The Jamaican woman beside me breaks from her destructive task to mutter at the hopelessness of our fate. Though she never told me of her purpose on the battlefield, I can only assume she’s proficient with voodoo… It’s the only way to account for her presence here. Her dark skin bulges at her arms and waist, while thick beads of sweat sprout across her brow. She’s not accustomed to battle such as this, yet with her unintelligible grunts and curses she devastates as money or more of the opposing forces as I.
The great resounding alarm for retreat has pealed out twice already. We fall back into rank, have whatever repast we will, and attempt to bolster our morale for our next offense. The last one sounded ages ago, and my arms and heart grow heavy with hopelessness. As I stab and slash in a skirmish, my blade shatters against the dust covered exoskeleton, and I only receive salvation through a passing officer who throws me her own weapon.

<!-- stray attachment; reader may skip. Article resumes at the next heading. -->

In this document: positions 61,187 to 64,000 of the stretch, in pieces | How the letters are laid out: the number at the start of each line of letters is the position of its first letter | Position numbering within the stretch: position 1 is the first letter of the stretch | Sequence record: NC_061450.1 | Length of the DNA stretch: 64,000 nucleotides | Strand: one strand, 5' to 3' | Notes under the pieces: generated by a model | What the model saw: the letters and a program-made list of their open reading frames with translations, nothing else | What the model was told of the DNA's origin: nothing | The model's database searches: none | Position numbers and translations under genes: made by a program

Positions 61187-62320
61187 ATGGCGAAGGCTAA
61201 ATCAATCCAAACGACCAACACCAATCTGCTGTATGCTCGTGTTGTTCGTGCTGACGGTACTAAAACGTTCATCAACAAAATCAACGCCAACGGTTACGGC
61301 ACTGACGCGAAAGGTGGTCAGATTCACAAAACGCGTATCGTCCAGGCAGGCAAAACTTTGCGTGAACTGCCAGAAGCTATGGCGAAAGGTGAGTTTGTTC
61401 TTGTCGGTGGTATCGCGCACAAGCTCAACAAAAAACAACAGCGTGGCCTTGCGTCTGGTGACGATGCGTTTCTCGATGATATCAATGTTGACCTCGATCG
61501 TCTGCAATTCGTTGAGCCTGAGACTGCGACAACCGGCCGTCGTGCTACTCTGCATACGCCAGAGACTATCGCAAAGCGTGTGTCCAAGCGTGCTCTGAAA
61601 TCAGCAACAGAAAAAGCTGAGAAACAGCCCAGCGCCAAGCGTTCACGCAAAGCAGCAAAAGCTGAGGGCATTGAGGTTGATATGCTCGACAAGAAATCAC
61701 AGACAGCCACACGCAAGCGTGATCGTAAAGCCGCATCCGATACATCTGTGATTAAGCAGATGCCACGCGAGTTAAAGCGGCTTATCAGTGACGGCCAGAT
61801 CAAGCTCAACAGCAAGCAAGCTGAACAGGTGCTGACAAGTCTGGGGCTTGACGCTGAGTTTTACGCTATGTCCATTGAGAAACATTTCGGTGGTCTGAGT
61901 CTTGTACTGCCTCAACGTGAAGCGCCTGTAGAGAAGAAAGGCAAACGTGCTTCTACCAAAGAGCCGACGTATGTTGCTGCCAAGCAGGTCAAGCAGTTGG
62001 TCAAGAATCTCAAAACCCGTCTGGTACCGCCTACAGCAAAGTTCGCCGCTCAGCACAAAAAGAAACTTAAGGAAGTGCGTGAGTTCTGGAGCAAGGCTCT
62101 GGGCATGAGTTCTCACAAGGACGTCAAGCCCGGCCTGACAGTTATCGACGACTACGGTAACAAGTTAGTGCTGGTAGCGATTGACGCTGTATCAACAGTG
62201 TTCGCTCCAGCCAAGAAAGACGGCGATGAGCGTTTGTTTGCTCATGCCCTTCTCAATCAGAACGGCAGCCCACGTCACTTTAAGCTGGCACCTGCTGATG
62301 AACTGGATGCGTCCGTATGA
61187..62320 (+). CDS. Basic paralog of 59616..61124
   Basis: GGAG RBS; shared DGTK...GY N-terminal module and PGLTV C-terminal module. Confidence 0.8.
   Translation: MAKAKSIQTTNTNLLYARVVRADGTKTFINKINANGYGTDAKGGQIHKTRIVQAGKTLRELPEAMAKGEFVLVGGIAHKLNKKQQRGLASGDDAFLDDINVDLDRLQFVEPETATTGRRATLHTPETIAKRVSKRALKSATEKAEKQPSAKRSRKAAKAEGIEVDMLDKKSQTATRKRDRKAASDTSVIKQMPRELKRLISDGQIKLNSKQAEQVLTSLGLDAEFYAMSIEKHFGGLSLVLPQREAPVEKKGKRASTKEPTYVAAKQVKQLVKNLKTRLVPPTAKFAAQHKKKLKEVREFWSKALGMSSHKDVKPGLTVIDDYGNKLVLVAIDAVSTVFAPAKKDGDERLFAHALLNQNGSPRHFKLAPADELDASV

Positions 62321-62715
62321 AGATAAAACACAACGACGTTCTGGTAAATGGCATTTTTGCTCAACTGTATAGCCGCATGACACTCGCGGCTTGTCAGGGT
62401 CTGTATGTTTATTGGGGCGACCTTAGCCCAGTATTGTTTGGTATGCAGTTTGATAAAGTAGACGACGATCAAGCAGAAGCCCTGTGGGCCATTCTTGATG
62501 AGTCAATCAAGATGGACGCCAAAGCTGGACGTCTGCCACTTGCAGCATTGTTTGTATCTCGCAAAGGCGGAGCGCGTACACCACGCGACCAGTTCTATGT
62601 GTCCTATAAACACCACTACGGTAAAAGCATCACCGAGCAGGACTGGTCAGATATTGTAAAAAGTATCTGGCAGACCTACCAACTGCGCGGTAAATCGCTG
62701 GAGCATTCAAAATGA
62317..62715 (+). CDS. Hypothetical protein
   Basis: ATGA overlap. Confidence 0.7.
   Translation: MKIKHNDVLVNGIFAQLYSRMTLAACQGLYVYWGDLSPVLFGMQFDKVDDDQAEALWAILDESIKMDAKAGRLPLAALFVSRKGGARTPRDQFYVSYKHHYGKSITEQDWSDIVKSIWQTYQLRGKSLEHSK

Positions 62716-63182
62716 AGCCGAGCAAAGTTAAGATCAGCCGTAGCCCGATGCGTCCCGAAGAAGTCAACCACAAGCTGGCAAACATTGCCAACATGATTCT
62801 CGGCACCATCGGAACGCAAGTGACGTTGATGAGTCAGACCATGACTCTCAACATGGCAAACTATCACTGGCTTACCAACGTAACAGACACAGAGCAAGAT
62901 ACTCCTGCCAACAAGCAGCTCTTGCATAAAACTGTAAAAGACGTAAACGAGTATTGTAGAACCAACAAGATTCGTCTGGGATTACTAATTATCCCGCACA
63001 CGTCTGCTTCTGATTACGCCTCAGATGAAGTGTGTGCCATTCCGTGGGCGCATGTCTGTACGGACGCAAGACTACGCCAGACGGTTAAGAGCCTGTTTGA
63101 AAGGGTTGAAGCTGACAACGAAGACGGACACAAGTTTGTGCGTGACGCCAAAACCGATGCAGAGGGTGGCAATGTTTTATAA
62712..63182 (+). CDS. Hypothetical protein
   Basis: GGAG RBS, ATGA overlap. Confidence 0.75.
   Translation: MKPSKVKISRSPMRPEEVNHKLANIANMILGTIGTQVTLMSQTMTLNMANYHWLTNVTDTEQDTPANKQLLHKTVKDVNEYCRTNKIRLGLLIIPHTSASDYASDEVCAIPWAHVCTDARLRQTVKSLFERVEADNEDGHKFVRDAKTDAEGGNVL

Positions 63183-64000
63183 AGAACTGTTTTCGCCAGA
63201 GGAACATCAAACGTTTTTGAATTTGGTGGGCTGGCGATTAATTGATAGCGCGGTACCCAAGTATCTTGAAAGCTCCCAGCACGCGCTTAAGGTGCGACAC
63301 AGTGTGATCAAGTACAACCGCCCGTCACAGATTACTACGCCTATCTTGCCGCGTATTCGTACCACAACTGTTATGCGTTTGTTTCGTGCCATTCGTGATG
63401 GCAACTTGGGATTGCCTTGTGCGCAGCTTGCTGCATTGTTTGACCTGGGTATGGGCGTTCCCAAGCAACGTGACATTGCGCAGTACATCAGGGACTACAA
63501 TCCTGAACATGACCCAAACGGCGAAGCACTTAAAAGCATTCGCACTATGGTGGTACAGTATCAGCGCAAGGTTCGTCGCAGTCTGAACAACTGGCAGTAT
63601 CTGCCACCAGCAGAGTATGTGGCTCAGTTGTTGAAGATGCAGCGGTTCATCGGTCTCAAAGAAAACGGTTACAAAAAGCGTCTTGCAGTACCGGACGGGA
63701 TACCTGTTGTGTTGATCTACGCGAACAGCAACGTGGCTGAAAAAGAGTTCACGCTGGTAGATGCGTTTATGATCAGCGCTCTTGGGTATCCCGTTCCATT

As I stand over the last corpse of the latest wave, the slightest hint of a smile begins to spread across my sweat-drenched face. Between gasps of air, I realize none have come to replace the now collapsed wave. We are free from oppression. A bugler raises the victory cry as my heart soars with triumph.
We are victorious.


The topic for this piece was "Work" and is based on my recent stint as a temporary employee in a warehouse unwrapping goggle cases. I kept my sanity (questionable) by writing brief notes for this essay on my ipod during breaks. Facts were skewed and/or hyperbolized, but nothing could be considered blatantly untrue.

Hope you enjoyed, now what's my next topic?
Wednesday, January 11, 2012

The High Peaks and A Portrait of a Reminiscent Youth

Who's probing?
Lyon's Falls, NY
I drove to Burlington, VT yesterday to begin a semester of work, work, and more work. Hopefully there will be some fun in there too, but no promises.
I don't think I've seen so much brown in january...ever...